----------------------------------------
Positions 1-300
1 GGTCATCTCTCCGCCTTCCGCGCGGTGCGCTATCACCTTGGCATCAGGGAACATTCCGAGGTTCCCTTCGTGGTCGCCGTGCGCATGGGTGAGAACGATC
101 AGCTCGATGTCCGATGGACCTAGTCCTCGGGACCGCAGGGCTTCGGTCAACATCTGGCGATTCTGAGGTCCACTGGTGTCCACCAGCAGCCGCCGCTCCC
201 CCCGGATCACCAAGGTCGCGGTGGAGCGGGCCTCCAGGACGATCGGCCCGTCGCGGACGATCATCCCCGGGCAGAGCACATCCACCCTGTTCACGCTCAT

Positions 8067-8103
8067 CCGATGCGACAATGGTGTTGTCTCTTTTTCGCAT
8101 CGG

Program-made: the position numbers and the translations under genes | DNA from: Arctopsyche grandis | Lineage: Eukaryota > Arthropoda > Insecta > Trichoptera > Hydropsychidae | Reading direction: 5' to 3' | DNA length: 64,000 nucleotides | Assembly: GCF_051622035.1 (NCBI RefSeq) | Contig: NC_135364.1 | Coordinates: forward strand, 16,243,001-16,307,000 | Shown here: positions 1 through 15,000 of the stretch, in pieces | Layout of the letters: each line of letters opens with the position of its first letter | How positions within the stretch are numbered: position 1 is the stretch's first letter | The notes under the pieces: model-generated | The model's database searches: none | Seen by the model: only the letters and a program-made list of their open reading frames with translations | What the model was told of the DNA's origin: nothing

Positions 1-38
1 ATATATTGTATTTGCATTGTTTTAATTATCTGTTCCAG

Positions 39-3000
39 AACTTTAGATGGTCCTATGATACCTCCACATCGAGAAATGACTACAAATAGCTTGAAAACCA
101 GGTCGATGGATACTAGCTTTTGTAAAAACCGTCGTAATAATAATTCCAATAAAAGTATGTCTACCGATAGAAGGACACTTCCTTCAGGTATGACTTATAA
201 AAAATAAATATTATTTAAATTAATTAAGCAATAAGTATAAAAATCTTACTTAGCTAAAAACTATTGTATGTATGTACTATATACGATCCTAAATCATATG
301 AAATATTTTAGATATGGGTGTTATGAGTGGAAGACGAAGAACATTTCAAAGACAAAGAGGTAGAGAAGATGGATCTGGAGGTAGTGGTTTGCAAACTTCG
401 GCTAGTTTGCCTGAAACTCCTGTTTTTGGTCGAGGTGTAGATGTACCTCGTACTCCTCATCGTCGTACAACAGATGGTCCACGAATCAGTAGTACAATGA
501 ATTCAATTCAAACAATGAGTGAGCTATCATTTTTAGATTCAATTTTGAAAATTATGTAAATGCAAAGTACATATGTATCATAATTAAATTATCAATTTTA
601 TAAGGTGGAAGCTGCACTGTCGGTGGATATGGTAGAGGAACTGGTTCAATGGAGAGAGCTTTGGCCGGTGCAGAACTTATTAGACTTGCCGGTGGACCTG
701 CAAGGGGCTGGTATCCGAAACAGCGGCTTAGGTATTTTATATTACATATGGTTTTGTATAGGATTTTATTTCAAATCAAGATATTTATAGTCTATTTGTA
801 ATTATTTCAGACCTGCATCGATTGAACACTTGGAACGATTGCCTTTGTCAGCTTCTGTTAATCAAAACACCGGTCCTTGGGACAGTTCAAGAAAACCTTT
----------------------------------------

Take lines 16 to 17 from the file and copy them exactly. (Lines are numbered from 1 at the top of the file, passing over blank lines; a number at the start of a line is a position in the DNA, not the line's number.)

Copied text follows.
401 GCTAGTTTGCCTGAAACTCCTGTTTTTGGTCGAGGTGTAGATGTACCTCGTACTCCTCATCGTCGTACAACAGATGGTCCACGAATCAGTAGTACAATGA
501 ATTCAATTCAAACAATGAGTGAGCTATCATTTTTAGATTCAATTTTGAAAATTATGTAAATGCAAAGTACATATGTATCATAATTAAATTATCAATTTTA